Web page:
Should women run faster for Boston?

Today’s WSJ had an interesting article on qualifying for the Boston Marathon It’s Time for Women to Run Faster by Kevin Helliker and David Biderman.  A pretty spunky title that appears devised to attract attention and feedback so be sure to read the comments in the coming days. The Boston Marathon is the golden race in the marathoning community and ignoring the charity runners is the only marathon you must qualify for. Boston as its known, is a prestigious, historic, and revered event whose name is one of the few races that has ubiquity even with non-runners (you know, the ones who ask “how far was this marathon you ran”). Which is why it is the only running race where the participants seem to purchase every apparel item available: pants, jackets, hats, shirts; in what I think is the lone acceptable form of egocentric boasting allowed in the running community.

Even with the qualifying requirement, the Boston Marathon fills fast. A registration window that in years past could be open for 6 months is now expected to close in days. With such a short window those who qualify in the upcoming NYC Marathon will likely be unable to register for Boston 2011. The article brings up the subject of addressing this issue. If a race requires one to qualify, is deemed prestigious, and yet so many people are able to qualify that it fills out registration in days then does the qualifying process need a review?

A man of my age (less than 35) must run a 3:10 marathon which is roughly a 7:15 minute mile for 26.2 miles. A woman of the same age group needs a 3:40 to qualify which comes out to a 8:20 minute mile. That 30 minute difference between the genders is continued through all age groups and is the focus of the authors. They raise an interesting point in that when the 30 minute gap was implemented in 1977 the “mentality was ‘frailty, the name is woman'” and is 30 minutes to much time given for women. Citing the statistics of elite runners shows an average gap of more near 20 minutes than 30 minutes and looking into the marathon population as a whole shows a difference that is less than 30 but not to far off; but that also included the second wave runners who run at much slower times and are predominately women.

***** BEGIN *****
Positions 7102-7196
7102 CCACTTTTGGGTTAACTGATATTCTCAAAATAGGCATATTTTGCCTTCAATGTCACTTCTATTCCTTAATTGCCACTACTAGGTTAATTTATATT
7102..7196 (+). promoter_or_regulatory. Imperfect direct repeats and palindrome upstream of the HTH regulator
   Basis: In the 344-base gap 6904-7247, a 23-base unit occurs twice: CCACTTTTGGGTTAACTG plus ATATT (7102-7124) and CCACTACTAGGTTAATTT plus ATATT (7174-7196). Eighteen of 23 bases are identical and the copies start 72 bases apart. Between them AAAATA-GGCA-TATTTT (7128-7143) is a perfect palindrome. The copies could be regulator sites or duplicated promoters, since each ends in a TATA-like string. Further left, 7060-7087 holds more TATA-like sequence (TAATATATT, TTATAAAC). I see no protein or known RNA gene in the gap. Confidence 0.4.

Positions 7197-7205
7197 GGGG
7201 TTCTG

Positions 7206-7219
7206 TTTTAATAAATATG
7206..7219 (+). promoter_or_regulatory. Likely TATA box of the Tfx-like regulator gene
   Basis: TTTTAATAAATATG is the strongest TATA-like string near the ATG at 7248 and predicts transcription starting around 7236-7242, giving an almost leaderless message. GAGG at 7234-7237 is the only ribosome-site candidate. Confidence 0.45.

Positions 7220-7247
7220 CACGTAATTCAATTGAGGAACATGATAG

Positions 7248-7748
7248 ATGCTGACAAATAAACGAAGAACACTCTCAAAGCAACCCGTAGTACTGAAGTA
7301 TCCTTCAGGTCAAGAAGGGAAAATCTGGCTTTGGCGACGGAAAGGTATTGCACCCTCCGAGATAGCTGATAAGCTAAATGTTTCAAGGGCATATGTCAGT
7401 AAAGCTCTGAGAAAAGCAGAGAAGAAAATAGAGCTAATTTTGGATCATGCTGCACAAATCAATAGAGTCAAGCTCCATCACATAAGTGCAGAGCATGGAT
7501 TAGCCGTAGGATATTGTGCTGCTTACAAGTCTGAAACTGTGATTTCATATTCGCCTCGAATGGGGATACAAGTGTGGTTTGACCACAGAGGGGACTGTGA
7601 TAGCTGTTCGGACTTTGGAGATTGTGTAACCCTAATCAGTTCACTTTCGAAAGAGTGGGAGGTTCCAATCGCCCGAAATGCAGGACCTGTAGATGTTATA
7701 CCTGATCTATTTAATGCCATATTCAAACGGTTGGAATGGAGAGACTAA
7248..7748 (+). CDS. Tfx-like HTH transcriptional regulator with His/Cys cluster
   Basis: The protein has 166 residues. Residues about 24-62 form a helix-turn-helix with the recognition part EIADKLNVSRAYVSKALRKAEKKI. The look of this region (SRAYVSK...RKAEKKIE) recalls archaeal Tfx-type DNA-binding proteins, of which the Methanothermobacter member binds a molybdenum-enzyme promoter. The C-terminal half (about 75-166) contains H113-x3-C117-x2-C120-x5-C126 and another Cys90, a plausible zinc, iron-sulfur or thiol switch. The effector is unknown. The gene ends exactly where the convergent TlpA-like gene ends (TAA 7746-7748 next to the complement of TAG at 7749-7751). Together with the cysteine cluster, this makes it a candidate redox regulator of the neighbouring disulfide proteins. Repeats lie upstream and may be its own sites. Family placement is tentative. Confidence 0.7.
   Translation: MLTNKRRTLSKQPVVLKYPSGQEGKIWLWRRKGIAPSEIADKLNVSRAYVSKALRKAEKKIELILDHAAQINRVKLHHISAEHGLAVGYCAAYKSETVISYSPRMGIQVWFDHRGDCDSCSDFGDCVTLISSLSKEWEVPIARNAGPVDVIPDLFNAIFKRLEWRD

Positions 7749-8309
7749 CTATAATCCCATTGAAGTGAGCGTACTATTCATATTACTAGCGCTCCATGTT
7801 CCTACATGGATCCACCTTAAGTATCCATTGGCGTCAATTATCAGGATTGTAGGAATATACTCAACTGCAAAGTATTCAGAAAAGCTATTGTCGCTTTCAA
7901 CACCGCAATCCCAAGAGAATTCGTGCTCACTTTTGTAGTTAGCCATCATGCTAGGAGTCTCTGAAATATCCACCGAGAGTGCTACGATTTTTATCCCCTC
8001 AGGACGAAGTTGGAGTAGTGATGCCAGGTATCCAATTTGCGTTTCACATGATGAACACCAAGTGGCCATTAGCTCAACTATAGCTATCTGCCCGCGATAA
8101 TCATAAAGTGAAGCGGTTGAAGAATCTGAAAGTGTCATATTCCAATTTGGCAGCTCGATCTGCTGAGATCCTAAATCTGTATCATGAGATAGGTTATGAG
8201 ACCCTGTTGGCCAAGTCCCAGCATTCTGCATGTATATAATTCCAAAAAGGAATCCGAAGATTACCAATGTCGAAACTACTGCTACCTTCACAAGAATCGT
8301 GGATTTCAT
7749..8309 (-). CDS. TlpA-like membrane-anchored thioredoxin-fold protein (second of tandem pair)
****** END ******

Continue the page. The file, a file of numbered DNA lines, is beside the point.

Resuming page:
I think this is a fair question to present and perhaps the research we need is what is the average gap between the Boston qualifying running population. This would reduce the population studied by removing those that are not Boston material presently to see what that delta is. Perhaps 20 or 25 minutes instead of 30 is the way to go. Another issue is that perhaps the male times should be dropped as well. If marathoning is so popular that so many people can join this exclusive club then make the club more exclusive. Make me run a 3:05 or a 3:00 to qualify. All qualifications are fair game.

Dropping of the men’s qualifying time would not benefit me of course and note that I have yet to qualify for Boston. That was supposed to have occurred in May but the Fargo weather decided to bring a sudden wave of storms full of humidity and warmth to me and the fellow runners who had trained in the comforts of a dry winter and cool spring. Overheat anyone? Now the Philadelphia marathon is my next attempt and 6 weeks away. And when I get my time I will know that Boston is already full for 2011 which means I will have to defer to 2012; talk about planning out your races!

But I’ll be there and yes, I’ll probably buy the jacket, the shirt, and a hat…c’mon, it is the BOSTON MARATHON.

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